The U.K.’s Prudential Regulation Authority (PRA) fined specialty insurer MS Amlin Underwriting (MSAUL) nearly 9.7 million pounds (U.S. $10.9 million) for risk management and governance failings over a five-year period.
The Bank of England’s regulatory arm found compliance failures regarding the firm’s governance and oversight of underwriting, underwriting controls, management information, data quality, and risk management strategies and systems between September 2014 and December 2019.
In its final decision notice published Thursday, the PRA said the fragmented nature of MSAUL—it was divided into three strategic business units—meant board oversight and input into the business plan and strategy were ineffective. The regulator said the governance structure was so bad, the nature and scale of underwriting losses worth £545 million (U.S. $611 million) in 2017 “came as a surprise to underwriting management and the board.”
The case marks the PRA’s first enforcement action of the year.
The regulator’s investigation found—despite repeated warnings—MSAUL failed to:
- Embed a strong or effective risk culture within the business;
- Clearly define responsibilities between the first and second lines of defense;
- Put in place appropriate and/or effective risk mitigation strategies;
- Establish an effective and transparent system of governance that allowed for effective challenge, management, and decision-making;
- Ensure management information was “adequate, consistently available, and appropriate”;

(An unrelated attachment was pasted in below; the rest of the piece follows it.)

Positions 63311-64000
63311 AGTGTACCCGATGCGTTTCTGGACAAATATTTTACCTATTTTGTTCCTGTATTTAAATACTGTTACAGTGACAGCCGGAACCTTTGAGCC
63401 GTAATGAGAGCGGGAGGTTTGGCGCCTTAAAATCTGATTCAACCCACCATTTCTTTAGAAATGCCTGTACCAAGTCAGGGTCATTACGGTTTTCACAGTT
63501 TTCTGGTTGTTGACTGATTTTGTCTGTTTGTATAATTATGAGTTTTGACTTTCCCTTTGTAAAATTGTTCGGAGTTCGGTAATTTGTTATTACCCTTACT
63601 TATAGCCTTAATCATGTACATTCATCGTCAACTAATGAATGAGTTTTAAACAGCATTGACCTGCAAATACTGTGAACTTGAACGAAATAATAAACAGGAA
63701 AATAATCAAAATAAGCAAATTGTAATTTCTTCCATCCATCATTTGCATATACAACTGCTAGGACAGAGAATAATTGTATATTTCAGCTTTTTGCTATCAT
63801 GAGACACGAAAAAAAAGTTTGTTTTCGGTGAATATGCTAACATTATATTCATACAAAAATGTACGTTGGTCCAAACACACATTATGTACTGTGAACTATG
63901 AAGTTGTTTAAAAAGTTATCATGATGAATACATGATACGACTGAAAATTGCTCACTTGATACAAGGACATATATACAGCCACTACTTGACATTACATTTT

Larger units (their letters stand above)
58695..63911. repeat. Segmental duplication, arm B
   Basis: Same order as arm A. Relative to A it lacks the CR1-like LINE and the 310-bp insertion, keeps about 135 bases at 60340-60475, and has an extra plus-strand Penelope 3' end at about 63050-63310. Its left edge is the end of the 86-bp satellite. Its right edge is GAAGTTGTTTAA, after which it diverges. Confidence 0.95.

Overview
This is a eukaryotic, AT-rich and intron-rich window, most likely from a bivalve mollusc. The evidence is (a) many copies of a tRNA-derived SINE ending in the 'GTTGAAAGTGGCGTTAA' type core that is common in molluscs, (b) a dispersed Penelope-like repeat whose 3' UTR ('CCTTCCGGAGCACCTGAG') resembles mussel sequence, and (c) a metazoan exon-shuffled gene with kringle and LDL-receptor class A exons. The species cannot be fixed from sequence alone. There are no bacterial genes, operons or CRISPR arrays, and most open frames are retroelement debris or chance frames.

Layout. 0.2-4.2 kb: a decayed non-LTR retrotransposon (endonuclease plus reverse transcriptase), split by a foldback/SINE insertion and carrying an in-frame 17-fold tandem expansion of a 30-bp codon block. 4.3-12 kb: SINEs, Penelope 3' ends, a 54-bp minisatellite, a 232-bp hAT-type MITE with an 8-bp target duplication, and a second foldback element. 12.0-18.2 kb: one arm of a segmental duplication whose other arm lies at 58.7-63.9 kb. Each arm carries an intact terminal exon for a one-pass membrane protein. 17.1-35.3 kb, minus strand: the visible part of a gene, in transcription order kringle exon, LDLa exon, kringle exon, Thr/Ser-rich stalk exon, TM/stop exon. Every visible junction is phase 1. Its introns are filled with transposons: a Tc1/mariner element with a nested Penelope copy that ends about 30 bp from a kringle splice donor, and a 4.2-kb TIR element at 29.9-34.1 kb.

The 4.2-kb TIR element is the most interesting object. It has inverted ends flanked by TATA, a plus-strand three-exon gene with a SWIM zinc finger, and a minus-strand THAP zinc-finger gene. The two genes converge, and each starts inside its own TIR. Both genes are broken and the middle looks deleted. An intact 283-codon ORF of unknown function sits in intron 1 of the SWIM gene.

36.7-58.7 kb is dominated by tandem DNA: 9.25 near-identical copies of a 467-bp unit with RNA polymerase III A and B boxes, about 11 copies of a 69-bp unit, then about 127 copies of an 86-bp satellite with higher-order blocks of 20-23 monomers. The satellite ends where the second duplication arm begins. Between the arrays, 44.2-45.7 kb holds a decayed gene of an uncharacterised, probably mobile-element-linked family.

- Collect data properly and have appropriate data quality controls; and
- Have sufficient underwriting controls in place.
The company had identified risk and compliance staffing levels were a concern over the course of the relevant period.
Given MSAUL’s status as a “Category 2” firm, the PRA said any serious risk management or governance failures could cause “significant” disruption to a substantial number of policyholders, as well as the U.K.’s financial system, because of the firm’s size and type of business.
MSAUL agreed to resolve the matter and qualified for a 30 percent reduction from the PRA’s initially proposed fine of £13.85 million (U.S. $15.6 million).
“The penalty reflects the seriousness of MSAUL’s failure to meet the expected standards in this case and should deter similar conduct by other firms,” said Sam Woods, deputy governor for prudential regulation and chief executive officer at the PRA, in a news release.
In an emailed statement, MSAUL said, “This draws a clear and final line under legacy matters which culminated in our adverse financial performance in 2017.
“The new management team, established in 2020, has completed a comprehensive program of structural and strategic changes which has dealt with these historical matters and supported a return to profitable growth. We look forward to further building on that momentum.”